Device charger improvements
Charging Apple products
Because of the way Apple devices are made, you will need to add a voltage to the data pins for it to be able to charge the device.
We found this post by Voltaic System that makes battery backs which describe the voltages needed to charge Apple device under different conditions. For our device charger we decided on using the D- = 2.0V and D+ = 2.75V configuration.
- You will need to use a couple of 10 turn potentiometers using the following schematic and mounting it near the terminal block.
- Solder wires to the D- and D+ points on the USB breakouts and wire them into a common point and screw them into the screw terminal making sure to connect D- to the D- wires and D+ to D+
- Connect the wires from the 5 volt and ground and connect them to the other screw terminal again confirming 5 volt to 5 volt and ground to ground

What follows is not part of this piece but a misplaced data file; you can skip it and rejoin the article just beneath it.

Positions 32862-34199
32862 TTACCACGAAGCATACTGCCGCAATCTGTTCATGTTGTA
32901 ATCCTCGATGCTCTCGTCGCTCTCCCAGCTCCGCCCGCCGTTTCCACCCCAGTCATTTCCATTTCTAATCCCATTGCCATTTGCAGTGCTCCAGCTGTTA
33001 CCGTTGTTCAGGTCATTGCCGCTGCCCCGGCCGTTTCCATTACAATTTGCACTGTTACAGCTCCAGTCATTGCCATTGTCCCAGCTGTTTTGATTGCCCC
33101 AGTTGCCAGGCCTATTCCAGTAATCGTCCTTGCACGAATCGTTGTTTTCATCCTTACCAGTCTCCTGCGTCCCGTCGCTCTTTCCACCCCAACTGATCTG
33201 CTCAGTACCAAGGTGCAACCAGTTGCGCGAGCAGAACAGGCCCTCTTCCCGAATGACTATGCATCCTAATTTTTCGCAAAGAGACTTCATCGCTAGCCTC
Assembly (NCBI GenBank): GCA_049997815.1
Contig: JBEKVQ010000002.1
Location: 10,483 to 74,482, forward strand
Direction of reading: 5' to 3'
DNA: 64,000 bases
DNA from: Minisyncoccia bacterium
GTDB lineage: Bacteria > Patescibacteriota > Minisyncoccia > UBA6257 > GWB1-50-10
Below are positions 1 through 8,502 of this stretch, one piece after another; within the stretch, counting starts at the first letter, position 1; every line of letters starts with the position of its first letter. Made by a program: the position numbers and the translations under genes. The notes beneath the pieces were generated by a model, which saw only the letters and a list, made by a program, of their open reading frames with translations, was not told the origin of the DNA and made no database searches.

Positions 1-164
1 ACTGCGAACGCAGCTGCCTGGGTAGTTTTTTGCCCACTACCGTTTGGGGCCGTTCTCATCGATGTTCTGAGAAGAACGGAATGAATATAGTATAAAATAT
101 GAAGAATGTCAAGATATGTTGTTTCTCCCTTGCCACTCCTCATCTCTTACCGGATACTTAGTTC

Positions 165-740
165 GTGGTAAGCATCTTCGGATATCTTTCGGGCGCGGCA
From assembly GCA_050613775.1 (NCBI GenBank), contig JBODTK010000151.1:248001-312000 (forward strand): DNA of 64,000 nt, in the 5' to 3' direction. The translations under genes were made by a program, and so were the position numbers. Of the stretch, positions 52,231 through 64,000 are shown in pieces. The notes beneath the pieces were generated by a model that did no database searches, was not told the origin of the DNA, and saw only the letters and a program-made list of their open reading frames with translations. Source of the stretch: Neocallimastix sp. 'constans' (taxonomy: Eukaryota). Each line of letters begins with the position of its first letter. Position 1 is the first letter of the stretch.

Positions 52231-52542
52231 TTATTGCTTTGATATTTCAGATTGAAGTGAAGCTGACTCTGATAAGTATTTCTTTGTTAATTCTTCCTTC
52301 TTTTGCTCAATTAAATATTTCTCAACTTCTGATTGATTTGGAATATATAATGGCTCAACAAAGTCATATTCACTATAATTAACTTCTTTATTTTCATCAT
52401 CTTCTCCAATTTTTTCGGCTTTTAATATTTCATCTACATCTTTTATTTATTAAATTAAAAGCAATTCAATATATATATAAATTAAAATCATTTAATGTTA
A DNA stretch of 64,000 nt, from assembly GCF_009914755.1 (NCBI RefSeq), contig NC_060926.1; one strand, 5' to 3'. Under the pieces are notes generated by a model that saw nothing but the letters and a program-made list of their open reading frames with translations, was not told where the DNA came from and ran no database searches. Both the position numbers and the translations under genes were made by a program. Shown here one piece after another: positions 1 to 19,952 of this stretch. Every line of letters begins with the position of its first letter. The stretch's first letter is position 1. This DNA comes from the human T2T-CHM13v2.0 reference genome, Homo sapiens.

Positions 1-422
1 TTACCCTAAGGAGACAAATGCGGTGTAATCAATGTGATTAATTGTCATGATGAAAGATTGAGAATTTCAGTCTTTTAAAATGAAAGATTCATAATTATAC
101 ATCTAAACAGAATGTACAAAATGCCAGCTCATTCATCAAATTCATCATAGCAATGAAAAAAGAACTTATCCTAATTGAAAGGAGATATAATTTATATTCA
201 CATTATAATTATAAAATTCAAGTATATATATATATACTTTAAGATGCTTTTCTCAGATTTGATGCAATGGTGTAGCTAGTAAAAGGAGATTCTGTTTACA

- Turn on the power, make sure no devices are attached, and adjust the potentiometers to get the correct values on D+ and D-
- Confirm that the voltages are correct across the USB ports before connecting any devices
Future improvements and modifications
We ultimately ended up not applying any finish to the charger but we had some thoughts on what could be done and thought we would share them.
Applying a simple wood varnish or stain would have helped remove the smell of burned wood from the laser cutting process as well as giving the device charger a less rough look.
Adding two USB 3.0 - USB Hub 4-ports will make it possible to access all of the connected devices easily which is very useful if you use the devices for app development. All you need to do is connect the data pins from the breakout board to the hub as well as the ground pin to the V- on the power supply so that you have common ground. This should also provide the voltage required for Apple device to recognize the device charger. Now either make a hole to pull the USB cable through or add a USB panel mount like these:
Adding a Raspberry Pi together with the USB hub will allow you to SSH into the R-Pi and run ADB commands directly to all of the attached devices. Which would provide an Android developer with many possibilities. This could for example be the small and cheap Raspberry Pi Zero.